I love Silverton! Yay! That's where you live? Lucky girl.

Lydia said...

@earthtoholly- I wish you'd been here for Homer Davenport Days, Holly. We could have shopped the Tie Dye tent together. I told my husband that I intended on returning Sunday to buy a dress, but didn't.
Seriously, come visit this place! You'd love it, I think.
It is cool having Stu as mayor. He ran as "the logical choice," because he is so intelligent, well-informed, rooted. There was an article in one paper today saying his latest behavior puts into question that he doesn't have an agenda (he wore an outfit that looked like a hooker's in front of a youth gathering, and has since taken lots of -maybe warranted- flack, and also has apologized in writing...). It's time to move on from this episode and I hope the town can do it. Stay tuned.

@Nancy- That is so cool that you know and love Silverton! You must have become acquainted with the town when you lived in Portland. I do consider myself lucky to live here ... for 25 years now. Seems strange that is the exact amount of years I lived in Reno (well, a combination of Reno, Steamboat, and Sparks)!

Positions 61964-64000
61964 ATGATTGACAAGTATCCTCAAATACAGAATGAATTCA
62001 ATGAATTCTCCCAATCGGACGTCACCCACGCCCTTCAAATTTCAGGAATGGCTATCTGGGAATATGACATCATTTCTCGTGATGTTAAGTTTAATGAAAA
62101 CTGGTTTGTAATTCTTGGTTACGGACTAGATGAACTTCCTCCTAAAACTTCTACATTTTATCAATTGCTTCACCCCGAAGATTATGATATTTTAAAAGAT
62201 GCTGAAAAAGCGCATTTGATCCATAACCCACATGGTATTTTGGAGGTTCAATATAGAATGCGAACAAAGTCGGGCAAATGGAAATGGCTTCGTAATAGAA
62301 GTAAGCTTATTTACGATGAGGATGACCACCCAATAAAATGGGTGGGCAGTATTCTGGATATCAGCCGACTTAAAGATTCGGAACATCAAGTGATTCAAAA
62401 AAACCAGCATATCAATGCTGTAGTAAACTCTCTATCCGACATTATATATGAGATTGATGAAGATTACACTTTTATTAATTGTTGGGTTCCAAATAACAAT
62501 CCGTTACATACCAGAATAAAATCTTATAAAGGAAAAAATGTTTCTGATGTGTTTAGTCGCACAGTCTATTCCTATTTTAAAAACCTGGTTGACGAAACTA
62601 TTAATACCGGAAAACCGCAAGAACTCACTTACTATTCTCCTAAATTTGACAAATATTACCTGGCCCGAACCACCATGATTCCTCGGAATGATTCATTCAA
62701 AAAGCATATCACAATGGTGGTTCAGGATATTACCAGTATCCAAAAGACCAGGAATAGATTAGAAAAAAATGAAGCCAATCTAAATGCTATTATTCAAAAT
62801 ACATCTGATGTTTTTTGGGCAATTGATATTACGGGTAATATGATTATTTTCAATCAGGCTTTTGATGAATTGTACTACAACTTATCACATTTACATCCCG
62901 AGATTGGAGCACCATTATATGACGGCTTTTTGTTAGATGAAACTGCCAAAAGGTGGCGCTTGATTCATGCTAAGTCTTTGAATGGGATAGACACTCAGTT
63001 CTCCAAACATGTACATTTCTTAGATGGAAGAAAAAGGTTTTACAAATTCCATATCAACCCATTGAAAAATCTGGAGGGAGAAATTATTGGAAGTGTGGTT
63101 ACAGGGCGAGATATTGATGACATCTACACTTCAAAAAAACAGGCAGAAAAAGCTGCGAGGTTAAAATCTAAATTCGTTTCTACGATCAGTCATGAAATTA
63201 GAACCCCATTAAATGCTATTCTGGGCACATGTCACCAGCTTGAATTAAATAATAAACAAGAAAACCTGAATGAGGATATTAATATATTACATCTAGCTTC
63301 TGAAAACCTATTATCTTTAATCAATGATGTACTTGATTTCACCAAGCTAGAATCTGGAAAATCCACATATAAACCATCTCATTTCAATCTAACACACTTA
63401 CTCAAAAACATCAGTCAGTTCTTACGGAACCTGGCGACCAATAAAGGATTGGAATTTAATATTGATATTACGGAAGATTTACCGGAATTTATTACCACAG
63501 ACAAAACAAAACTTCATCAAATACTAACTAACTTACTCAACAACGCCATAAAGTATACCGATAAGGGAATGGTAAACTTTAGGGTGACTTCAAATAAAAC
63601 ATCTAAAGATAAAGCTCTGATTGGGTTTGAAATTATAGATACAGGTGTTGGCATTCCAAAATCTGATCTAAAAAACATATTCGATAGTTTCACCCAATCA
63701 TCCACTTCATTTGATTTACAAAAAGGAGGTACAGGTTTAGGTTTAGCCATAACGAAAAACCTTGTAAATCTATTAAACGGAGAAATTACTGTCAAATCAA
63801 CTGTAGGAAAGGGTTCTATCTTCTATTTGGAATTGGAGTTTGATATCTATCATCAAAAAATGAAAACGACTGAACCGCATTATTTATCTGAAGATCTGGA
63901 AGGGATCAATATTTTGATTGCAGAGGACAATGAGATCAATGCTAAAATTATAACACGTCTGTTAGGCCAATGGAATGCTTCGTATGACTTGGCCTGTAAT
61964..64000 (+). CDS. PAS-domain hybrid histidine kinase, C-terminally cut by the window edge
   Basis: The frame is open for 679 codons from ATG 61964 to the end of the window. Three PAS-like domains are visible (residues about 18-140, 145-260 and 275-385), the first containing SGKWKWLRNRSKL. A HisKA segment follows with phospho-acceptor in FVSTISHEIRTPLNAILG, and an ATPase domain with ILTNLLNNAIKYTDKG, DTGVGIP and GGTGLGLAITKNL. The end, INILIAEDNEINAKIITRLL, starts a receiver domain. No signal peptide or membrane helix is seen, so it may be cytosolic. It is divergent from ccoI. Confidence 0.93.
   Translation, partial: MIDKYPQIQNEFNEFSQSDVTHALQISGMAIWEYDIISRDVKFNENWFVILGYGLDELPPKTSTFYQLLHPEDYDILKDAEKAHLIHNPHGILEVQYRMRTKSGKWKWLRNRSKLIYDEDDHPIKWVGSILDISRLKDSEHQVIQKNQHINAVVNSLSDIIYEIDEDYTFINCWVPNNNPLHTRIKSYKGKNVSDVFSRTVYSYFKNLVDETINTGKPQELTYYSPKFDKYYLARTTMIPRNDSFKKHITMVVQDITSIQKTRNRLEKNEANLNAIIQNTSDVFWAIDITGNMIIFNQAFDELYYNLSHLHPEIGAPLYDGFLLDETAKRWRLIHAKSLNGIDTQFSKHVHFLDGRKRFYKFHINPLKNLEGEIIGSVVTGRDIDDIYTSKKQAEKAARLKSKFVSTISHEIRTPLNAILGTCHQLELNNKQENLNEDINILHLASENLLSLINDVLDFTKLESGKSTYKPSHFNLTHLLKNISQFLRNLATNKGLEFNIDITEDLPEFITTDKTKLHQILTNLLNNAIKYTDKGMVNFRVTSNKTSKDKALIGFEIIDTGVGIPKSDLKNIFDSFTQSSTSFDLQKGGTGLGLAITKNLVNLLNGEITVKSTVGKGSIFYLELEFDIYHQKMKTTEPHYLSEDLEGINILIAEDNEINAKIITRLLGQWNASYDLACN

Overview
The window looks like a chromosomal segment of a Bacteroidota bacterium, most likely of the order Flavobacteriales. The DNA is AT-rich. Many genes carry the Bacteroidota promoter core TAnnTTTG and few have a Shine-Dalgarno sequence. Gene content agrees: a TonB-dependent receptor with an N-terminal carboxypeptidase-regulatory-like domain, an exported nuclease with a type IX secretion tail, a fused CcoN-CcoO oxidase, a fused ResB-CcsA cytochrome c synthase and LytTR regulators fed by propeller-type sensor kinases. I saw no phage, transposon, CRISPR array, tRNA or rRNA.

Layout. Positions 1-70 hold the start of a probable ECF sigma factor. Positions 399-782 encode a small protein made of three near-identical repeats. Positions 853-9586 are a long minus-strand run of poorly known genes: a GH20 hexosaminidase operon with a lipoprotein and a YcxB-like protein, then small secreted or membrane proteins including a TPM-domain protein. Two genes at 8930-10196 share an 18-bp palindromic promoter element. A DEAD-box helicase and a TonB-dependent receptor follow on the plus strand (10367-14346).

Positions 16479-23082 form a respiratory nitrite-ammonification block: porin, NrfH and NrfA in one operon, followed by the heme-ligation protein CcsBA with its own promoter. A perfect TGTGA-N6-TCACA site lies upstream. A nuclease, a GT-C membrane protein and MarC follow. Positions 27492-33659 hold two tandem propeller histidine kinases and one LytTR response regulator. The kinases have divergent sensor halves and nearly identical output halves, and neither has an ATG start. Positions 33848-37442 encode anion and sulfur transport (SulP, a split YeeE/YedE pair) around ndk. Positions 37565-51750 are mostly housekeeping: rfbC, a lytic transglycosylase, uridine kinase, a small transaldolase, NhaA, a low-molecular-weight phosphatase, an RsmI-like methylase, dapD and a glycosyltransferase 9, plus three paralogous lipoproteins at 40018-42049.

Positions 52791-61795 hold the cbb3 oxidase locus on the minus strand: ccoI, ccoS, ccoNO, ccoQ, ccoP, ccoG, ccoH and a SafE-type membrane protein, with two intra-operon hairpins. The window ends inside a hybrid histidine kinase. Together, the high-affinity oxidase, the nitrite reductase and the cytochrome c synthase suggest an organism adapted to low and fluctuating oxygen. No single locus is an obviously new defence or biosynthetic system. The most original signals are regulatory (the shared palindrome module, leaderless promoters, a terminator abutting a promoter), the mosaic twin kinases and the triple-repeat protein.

Gus said...

Great Blog! As another "local" its very nice to see so many kind comments from folks outside the area! As those of us who live here know full well, it is indeed the "Center of the Universe."

Gus Frederick
Liberal University of Oregon
(Founded in Silverton - 1897)

Lydia said...

Gus~ Thank you! What a thrill to have a comment from you today! We have moved in similar circles here at the "Center of the Universe" but I don't think we have ever officially met. Since posting this piece I have written more about Silverton, the town I love so much.
I hope you return here. Am on my way now to visit your link (*love it!).